How does fat and water show up on x-ray?
fat appears gray-black on film
water appears gray on film
How does bone, contrast, heavy metals show up on x-ray?
bone appears gray-white
contrast media appears as white outline
heavy metal appears solid white
What does "one view is no view" mean?
at least two views ideally at 90 degree angle to each other, are necessary to visualize an object in three dimensions
radiograph is two dimensional picture of a three dimensional object
What are two photographic qualities of imaging?
density: amount of blackening on radiograph dependent on distance, time, and current
contrast: differences between adjacent tissue densities
What are two geometric (clarity) qualities of imaging?
detail: aka sharpness or resolution; maximized by positioning patient so structure of interest is closest to film plate
distortion: usually occurs due to distance between beam source, patient, and image receptor, and from alignment and positioning issues
What to structures closest to the film plate look like?
they are more sharply defined and are imaged with less size distortion
What is foreshortening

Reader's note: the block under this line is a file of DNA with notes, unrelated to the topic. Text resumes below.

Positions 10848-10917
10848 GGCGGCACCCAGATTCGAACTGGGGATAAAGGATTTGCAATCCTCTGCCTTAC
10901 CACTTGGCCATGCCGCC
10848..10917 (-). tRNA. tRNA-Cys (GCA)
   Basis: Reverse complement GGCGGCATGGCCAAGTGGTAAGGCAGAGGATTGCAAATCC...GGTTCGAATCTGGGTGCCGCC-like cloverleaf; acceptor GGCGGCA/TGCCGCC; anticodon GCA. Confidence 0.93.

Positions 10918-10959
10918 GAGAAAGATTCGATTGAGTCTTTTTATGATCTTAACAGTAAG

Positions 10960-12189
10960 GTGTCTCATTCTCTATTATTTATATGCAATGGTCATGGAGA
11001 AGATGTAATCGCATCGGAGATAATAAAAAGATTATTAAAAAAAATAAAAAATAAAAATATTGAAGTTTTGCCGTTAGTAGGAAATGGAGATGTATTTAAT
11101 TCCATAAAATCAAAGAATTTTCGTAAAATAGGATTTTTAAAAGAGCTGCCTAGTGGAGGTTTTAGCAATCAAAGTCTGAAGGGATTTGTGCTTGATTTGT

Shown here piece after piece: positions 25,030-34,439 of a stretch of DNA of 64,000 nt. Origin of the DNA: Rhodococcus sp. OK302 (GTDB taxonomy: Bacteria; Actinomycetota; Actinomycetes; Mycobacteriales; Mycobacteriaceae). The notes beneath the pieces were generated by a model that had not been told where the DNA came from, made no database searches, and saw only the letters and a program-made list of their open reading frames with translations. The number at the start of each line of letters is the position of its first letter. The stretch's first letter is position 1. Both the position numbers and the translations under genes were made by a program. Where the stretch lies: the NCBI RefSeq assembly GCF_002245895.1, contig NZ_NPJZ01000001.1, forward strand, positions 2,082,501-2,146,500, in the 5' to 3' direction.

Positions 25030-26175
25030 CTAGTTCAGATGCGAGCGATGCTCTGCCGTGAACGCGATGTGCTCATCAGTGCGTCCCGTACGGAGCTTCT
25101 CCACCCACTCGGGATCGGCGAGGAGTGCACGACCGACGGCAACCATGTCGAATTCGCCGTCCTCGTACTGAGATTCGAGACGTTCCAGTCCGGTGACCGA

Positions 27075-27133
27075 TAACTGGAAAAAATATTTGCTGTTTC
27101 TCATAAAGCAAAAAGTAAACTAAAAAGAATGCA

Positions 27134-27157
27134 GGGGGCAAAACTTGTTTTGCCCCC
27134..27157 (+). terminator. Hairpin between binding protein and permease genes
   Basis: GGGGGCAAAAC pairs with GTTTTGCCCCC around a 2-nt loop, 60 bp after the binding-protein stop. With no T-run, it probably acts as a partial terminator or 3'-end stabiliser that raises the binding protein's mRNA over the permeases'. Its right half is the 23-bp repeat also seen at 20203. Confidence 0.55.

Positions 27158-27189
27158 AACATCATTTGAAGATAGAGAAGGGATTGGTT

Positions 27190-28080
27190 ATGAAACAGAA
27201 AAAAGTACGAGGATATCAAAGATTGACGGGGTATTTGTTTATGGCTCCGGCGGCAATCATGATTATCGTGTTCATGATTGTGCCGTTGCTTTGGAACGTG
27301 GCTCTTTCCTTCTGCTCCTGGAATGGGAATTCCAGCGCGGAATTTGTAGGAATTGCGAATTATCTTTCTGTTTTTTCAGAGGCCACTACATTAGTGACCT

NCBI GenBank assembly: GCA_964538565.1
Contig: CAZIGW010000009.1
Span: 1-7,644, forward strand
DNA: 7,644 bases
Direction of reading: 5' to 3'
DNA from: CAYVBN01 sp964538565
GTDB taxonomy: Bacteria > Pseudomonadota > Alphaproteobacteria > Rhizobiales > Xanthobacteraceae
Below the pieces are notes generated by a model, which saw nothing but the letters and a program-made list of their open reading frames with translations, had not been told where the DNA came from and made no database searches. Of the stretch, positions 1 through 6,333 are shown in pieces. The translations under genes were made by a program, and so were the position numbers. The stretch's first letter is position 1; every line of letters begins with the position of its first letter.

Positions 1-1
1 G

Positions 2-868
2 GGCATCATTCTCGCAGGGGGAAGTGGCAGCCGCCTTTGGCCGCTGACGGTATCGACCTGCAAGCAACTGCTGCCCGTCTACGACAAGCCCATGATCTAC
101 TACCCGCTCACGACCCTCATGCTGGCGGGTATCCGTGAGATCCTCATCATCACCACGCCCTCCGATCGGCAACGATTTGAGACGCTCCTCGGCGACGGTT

image appears shorter and wider than the actual object or structure
What is magnification
objects or structures further from film appear larger than closer points
How are radiographs named?
named for beam direction relative to patient and patient's position
What is AP image?
x-rays travel through the patient from an A to P direction: the x-ray tube is in front of patient and the film plate is behind
What is lateral/oblique views?
named for side closer to film plate
What are some special x-ray positions?
oblique, open mouth: upper c spine, flexion/extension, sunrise or tangential: patellofemoral joint, upright weight bearing
How are AP/PA and lateral radiographs viewed?
AP/PA: viewed with patient facing viewer in anatomical position; hands, feet, and digits point upwards
Lateral: viewed in direction the x-ray beam traveled
What does the A in ABCs of radiology stand for?
Alignment: gross bone size, number of bones, shape and contour of cortical outline, joint position and alignment
What lines do you need to reference to with images of the spine?